The Heritage Foundation

News Releases

January 6, 1999

January 6, 1999 | News Releases on

New Center Aims to Bridge Gap Between Conservatives and Media

WASHINGTON, Jan. 6, 1999 - A prominent conservative think tank consistently ranked among the "most quoted" research organizations in America has established a new Center for Media and Public Policy to help bridge the "communications gap" between conservatives and the mainstream media.

The announcement by Heritage Foundation President Edwin Feulner said the new program would "challenge conservatives to put the same effort into communications that they put into other endeavors," and "challenge the media to do more than pay lip service to the concepts of fairness and diversity of thought." Part of The Heritage Foundation's 25th anniversary expansion, the new program will be directed by long-time Heritage Foundation Vice President Herb Berkowitz.

The Heritage Foundation is one of America's largest and most influential non-profit research organizations, with a staff of 180 and an annual budget exceeding $29 million. The organization houses a state-of-the-art Center for Data Analysis, publishes the bi-monthly journal Policy Review, and conducts research in more than two-dozen domestic and international policy areas.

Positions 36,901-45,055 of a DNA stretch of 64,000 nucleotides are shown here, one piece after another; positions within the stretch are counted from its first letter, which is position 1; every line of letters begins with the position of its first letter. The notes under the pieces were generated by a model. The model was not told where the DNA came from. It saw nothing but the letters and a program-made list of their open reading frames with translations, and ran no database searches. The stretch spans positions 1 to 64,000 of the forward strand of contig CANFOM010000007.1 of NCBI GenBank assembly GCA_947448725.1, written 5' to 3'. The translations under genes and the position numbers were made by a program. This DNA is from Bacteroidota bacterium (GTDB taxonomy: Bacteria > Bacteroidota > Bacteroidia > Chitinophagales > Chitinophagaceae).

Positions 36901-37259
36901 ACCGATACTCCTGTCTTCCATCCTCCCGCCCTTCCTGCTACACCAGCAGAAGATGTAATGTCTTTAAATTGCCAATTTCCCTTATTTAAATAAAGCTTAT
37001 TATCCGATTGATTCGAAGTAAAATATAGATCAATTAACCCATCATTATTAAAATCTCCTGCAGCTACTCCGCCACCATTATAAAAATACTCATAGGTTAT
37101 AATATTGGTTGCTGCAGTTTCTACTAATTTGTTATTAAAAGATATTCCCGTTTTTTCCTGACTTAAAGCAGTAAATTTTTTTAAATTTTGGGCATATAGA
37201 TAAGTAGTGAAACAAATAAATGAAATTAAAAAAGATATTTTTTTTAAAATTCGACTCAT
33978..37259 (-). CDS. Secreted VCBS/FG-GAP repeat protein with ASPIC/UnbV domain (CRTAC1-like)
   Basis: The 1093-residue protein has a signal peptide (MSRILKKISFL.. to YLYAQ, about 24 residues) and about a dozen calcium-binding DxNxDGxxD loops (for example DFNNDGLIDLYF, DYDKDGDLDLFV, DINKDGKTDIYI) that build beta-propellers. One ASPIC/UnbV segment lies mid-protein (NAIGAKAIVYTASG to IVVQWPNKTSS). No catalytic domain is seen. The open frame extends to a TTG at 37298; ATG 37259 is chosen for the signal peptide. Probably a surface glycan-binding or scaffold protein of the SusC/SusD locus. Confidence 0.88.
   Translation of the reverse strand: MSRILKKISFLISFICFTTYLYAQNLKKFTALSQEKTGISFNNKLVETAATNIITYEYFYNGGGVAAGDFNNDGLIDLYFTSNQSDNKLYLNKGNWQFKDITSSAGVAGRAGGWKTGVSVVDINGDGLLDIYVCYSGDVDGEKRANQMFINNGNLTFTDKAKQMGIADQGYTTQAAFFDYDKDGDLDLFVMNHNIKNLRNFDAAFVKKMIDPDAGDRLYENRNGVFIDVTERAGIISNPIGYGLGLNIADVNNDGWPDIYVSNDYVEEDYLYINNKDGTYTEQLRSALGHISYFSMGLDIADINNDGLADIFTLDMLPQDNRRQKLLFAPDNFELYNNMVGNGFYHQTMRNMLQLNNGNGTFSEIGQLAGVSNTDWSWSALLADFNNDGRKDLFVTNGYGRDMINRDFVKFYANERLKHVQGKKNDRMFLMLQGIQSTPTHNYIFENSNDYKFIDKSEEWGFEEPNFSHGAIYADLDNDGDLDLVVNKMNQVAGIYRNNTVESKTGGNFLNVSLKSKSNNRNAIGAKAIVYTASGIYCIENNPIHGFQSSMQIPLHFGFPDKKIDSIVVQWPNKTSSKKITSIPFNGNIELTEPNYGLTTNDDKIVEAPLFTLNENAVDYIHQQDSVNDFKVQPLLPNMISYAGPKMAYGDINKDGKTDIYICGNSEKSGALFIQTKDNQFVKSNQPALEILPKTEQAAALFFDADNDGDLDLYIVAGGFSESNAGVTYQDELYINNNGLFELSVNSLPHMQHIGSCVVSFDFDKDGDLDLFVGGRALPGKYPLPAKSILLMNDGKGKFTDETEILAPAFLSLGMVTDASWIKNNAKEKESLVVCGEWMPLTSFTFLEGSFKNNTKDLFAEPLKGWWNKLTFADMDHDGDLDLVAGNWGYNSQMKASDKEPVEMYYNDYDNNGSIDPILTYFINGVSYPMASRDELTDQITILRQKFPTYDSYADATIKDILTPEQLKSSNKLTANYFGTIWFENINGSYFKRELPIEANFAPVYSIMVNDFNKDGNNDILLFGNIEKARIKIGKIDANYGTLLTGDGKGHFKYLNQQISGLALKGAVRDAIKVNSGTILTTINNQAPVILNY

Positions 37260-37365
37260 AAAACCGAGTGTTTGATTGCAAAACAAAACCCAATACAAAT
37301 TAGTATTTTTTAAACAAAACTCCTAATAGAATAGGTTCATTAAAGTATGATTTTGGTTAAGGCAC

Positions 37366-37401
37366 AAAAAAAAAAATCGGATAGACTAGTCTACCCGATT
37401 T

Journalists/Conservatives Don't Understand Each Other

"There is a wide gap in understanding and expectations between most conservatives and most mainstream journalists," Berkowitz said. "Conservatives, by and large, don't trust the media and really don't understand the news business or how it operates. Journalists, by and large, don't understand where conservatives are coming from philosophically, are uncomfortable around so-called 'movement' conservatives, and have no clue why many conservatives complain about the media." The programs of the Center for Media and Public Policy, he said, are intended to help each side better understand the other.